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  • Writer's pictureTim Braithwaite

Hieronymus de Moravia (late 13th century) on the use of Harmonic Flowers in Chant

‘The harmonic flower [flos harmonicus] is, however, an ornament of the voice or sound, and a very fast and storm-like vibration. Some flowers are long [1], others open [2], others indeed appear suddenly [3].

[1] Long [longi] flowers are the ones whose vibration is slow, and whose bounds do not exceed a semitone.

[2] The open [aperti] are the ones whose vibration is slow, and whose bounds do not exceed a whole tone.

[3] The sudden [subiti] are those whose vibration begins slowly, but speeds up in the middle and at the end, not exceeding the bounds of a semitone.

The quality and the diversity of these can be shown on the organ [in organis] in the following way: When we play [tangimus] some chant [cantum] on the organ, and if we want to ornament [florizare] some note of the chant, such as the low G, then it [the note] is held open and immobile and we vibrate sharply, not the note immediately below, namely the low F, but [the note] above, the A. Out of this a very beautiful and decorated harmony arises, which we call a blossoming harmony [florem harmonicum].

[1] Therefore when the vibration of the immobile keys is made up of a semitone and the vibration is slow, then it is that flower that we call long.

[2] When, however, it includes a whole tone, and the vibration is neither slow nor fast but in between, it is the open flower.

[3] When it is made up of a semitone, but the vibration is approached slowly, but in its rising and falling [progressu et egressu] becomes very fast, then the flower is that which we call sudden.’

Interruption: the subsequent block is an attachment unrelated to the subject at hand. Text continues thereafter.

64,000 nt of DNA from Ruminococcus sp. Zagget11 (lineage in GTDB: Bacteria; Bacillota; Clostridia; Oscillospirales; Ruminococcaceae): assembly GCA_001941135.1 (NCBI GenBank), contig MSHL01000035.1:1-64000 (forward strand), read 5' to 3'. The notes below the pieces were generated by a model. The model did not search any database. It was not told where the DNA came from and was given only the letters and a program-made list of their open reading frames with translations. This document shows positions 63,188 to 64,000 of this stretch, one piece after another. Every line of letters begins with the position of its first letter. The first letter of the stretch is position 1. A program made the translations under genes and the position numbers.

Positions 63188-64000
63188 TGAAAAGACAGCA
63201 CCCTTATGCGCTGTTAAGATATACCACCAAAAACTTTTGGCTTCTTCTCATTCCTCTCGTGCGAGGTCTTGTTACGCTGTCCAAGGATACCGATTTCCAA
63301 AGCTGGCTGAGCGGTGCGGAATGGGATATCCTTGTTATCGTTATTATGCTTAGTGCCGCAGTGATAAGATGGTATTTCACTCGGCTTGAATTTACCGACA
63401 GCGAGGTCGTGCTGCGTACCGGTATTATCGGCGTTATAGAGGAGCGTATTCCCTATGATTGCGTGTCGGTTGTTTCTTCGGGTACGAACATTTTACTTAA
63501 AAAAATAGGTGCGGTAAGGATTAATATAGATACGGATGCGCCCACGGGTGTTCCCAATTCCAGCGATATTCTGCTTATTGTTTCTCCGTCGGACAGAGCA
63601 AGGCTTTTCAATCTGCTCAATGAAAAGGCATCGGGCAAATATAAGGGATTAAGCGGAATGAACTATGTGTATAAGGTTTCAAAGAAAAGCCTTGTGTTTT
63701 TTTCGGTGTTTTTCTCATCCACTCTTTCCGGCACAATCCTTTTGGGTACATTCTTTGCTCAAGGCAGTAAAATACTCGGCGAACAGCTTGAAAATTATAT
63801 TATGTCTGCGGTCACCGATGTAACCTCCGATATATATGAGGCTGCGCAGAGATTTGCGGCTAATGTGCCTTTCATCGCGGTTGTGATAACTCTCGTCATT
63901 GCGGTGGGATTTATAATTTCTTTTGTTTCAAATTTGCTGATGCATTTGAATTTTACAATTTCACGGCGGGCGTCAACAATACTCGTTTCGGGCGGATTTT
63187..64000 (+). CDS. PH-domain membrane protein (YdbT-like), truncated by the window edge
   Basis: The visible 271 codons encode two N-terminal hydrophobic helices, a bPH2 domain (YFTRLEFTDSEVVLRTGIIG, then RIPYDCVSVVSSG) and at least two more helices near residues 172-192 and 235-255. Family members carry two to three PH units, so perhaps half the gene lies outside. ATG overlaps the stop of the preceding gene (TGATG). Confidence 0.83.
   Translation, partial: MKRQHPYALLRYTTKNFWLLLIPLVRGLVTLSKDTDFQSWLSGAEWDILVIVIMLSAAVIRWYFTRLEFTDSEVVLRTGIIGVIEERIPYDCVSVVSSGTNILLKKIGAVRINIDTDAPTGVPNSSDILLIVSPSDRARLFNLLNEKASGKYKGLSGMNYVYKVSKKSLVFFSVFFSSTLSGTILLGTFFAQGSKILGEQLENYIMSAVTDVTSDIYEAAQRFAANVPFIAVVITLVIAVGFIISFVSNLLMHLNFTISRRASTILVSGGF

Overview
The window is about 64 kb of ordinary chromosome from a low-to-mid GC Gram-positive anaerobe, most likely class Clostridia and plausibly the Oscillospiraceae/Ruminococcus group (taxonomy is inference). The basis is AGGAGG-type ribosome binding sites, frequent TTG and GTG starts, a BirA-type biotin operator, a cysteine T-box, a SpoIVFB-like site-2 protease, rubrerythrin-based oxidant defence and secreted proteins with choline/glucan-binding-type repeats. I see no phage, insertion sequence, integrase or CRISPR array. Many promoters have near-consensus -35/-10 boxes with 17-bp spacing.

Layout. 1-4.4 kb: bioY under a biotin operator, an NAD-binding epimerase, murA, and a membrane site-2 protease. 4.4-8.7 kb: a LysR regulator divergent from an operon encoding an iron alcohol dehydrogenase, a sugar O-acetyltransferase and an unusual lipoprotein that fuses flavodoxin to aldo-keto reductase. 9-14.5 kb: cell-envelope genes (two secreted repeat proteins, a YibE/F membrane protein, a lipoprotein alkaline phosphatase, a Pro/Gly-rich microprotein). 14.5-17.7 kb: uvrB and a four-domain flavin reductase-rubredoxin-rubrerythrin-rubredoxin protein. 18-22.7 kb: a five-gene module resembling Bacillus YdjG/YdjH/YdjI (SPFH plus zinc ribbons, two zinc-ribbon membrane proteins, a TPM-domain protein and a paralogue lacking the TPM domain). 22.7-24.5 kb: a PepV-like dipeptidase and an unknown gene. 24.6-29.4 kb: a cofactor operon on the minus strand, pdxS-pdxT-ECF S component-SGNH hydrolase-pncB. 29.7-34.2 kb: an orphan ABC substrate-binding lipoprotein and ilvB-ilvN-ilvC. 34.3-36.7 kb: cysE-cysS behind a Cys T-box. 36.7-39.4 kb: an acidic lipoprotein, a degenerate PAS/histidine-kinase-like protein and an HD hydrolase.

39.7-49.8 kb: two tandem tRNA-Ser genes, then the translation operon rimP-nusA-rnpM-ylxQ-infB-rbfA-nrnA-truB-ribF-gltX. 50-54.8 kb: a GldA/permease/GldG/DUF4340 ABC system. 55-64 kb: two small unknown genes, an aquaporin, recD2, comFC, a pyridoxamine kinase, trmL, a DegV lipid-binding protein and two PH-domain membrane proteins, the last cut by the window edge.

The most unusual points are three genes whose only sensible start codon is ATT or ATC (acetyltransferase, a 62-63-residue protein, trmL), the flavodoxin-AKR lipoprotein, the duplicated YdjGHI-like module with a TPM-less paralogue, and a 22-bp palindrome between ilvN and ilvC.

‘Est autem flos harmonicus decora vocis sive soni et celerrima procellarisque vibratio. Florum autem alii longi [1], alii aperti [2], alii vero existunt subiti [3].

[1] Longi flores sunt, quorum vibratio est morosa metasque semitonii non excedit.

[2] Aperti autem sunt, quorum vibratio est morosa metasque toni non excedit.

[3] Subiti vero sunt, quorum quidem vibratio in principio est morosa, in medio autem et in fine est celerrima metasque semitonii non excedit.

Horum autem florum qualitas simul et diversitas in organis ostenditur hoc modo: Quando enim aliquem cantum tangimus in organis, si aliquam notam ejusdem cantus florizare volumus, puta G in gravibus, tunc ipsa aperta immobiliterque detenta non sui inferiorem in medietate, puta F grave, sed potius superiorem, a scilicet, vibramus acutum. Ex quo pulcherrima harmonia decoraque consurgit, quam quidem florem harmonicum appellamus.

[1] Quando igitur clavis immobilis cum vibranda semitonium constituunt et ipsa vibratio est morosa, tunc est flos, qui dicitur longus.

[2] Quando autem includunt tonum et vibratio nec est morosa nec subita, sed media inter ista, est flos apertus.

[3] Quando vero constituunt quidem semitonium, sed vibratio in aggressu sit morosa, in progressu autem et egressu sit celerrima, tunc est flos, qui subitus appellatur.’


Hieronymus de Moravia, Tractatus de musica, ed. S. M. Cserba, Freiburger Studien zur Musikwissenschaft, vol. 2 (Regensburg: Pustet, 1935). My translation.

All musical examples are my own illustrations of Hieronymus’ descriptions.


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